NIC to implement market conduct supervisory framework-acting Commissioner of Insurance

NIC to implement market conduct supervisory framework-acting Commissioner of Insurance

The National Insurance Commission (NIC) is in the process of implementing a market conduct supervisory framework to help improve the fair treatment of customers by insurance firms.
The acting Commissioner of Insurance, Michael Kofi Andoh, said as part of the framework, the NIC would soon issue a directive of conduct of business for insurance institutions.
He said the directive would deal with regulatory requirements on issues such as product requirements and policy holder cancellation rights, provision and disclosure of policy information, claims processing and complaints requirements as well as requirements on the appointment and training of agents.

Annual Conference
Mr. Andoh was speaking at the opening ceremony of the ninth annual educational conference and exhibition of the Insurance Brokers Association of Ghana (IBAG) in Bolgatanga in the Upper East Region last Wednesday, March 20, 2024.
The four-day event, being attended by 230 insurance practitioners of companies as well as key industry stakeholders, was on the theme: “Building a consistent customer service culture: A tool for increasing insurance penetration”.
For example, he stressed that the directive would require all insurance companies to develop and publish service level standards on claims and complaints and to display a summary of their claims payment and complaint resolution procedures in every branch, contact and agency office.

Pivotal Role
He underscored the pivotal role of customer service culture in driving insurance penetration, saying “indeed, building a consistent customer service culture is not merely a desirable trait but an essential tool for expanding the reach of insurance services to previously underserved communities”.
He said to achieve meaningful progress in increasing insurance penetration, companies must adopt a multi-faceted approach that addresses the diverse needs and challenges facing the insurance public. “This could entail leveraging technology to enhance accessibility, tailoring products to suit needs and preferences, simplifying policies, enhancing transparency and prioritizing customer complaints” he said.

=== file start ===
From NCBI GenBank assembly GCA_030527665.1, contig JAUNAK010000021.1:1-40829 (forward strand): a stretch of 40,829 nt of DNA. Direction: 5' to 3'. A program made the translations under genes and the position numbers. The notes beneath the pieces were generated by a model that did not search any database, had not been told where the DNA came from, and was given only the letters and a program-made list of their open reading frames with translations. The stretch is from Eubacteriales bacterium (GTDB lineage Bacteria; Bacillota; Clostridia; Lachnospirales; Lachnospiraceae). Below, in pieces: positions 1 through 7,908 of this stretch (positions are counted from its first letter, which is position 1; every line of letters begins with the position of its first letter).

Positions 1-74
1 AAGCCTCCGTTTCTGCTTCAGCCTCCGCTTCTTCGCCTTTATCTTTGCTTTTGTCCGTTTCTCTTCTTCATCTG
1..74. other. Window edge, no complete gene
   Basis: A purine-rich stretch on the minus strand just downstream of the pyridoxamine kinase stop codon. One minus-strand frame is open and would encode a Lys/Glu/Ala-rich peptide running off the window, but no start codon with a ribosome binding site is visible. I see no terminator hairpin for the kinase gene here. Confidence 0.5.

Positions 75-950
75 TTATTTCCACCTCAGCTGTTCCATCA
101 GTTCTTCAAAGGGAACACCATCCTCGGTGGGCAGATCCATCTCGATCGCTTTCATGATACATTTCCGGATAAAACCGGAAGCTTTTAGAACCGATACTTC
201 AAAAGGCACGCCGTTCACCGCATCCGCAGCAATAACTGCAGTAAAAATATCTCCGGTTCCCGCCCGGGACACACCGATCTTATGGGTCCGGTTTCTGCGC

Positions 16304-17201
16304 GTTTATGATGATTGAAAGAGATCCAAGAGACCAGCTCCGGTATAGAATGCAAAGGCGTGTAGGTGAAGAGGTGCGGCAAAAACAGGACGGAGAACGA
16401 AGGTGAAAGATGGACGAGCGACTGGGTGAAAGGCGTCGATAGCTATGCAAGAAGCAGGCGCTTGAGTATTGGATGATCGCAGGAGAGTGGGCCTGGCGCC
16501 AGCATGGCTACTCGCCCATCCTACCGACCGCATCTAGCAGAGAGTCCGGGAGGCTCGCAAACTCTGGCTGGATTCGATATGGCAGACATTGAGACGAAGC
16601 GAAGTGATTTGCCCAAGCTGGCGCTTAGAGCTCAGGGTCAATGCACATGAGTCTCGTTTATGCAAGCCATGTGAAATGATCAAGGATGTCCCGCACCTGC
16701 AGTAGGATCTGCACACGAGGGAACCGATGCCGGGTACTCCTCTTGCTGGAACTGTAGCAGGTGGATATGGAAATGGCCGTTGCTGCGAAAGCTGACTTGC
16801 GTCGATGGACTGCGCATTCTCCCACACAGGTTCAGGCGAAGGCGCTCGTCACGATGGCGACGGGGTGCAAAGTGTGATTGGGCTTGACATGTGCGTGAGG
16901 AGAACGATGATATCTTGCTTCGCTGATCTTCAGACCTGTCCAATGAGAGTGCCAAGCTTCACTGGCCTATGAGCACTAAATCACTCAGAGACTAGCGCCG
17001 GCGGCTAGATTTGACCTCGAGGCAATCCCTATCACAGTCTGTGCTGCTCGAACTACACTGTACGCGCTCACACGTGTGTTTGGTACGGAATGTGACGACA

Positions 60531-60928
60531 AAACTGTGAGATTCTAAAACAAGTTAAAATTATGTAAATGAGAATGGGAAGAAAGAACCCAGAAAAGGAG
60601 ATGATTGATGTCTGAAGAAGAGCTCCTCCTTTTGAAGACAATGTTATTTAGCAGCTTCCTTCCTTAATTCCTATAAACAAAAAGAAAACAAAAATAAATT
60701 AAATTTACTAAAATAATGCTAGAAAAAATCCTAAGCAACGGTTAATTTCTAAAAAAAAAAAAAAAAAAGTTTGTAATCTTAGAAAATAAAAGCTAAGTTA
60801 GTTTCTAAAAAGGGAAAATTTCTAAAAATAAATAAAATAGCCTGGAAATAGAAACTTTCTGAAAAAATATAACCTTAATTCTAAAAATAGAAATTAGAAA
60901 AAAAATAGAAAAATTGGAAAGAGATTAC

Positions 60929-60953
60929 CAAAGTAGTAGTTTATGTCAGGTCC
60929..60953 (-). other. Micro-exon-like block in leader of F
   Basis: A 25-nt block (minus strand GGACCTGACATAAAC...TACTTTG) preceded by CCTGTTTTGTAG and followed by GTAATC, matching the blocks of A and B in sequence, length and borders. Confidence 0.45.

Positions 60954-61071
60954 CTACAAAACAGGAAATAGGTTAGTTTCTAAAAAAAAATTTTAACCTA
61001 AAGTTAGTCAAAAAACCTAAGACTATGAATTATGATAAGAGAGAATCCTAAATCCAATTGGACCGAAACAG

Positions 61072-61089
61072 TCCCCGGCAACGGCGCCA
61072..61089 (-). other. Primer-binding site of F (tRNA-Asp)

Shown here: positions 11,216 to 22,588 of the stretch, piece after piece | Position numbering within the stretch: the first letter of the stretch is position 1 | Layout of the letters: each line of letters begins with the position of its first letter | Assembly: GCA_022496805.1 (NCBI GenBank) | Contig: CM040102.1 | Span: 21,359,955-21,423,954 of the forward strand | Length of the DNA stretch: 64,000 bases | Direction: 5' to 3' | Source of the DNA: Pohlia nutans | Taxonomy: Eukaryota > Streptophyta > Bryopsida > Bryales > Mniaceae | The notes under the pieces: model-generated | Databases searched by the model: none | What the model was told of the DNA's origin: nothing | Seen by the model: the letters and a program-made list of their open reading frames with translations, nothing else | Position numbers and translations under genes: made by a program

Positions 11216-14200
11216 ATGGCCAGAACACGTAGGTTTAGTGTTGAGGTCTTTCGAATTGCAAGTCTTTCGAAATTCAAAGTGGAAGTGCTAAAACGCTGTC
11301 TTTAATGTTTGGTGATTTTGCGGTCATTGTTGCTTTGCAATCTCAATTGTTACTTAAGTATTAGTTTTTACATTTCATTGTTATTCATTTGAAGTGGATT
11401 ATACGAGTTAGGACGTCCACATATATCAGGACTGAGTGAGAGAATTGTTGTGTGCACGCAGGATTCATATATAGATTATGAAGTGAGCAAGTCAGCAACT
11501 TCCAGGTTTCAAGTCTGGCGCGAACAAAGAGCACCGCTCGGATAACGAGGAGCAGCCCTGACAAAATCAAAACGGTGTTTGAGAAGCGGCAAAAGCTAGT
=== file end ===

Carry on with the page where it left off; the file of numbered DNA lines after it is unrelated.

Trust
He added that it was incumbent upon stakeholders in the insurance industry to cultivate a culture of trust, transparency and integrity in interactions with customers towards enhancing their operations.
He stressed that by prioritisng the needs of clients and delivering satisfactory service at every touchpoint, it can instill confidence in the value proposition of insurance and foster long-term relationships based on mutual respect and understanding.

Outcome of survey
The President of IBAG, Shaibu Ali, said one of the key reasons for low insurance penetration was bad customer service, stressing “in the recently published survey of the Ghana customer service index, the industry took the last position”.
He noted that the industry’s abysmal performance in the customer service survey should be an issue of great concern for the players towards changing the status quo to improve the sector.

Registration of Members
The President of the Chartered Insurance Institute of Ghana (CIIG), Solomon Lartey, said as a means of weeding out charlatans from the industry, the CIIG was compiling a list of all insurance professionals in the country.
He added “this will enable us to have a database of all professionals as well as fish out non-professionals whose practices and conduct pose serious threat to the very existence of the industry”.
The Upper East Regional Minister, Stephen Yakubu, urged them to continuously uphold the highest standards of professionalism to build trust and confidence among the public to shape the future of the insurance industry.
He said “customers are the life-blood of every business as the happier and confident they are with services, the higher the patronage towards improving the economy”.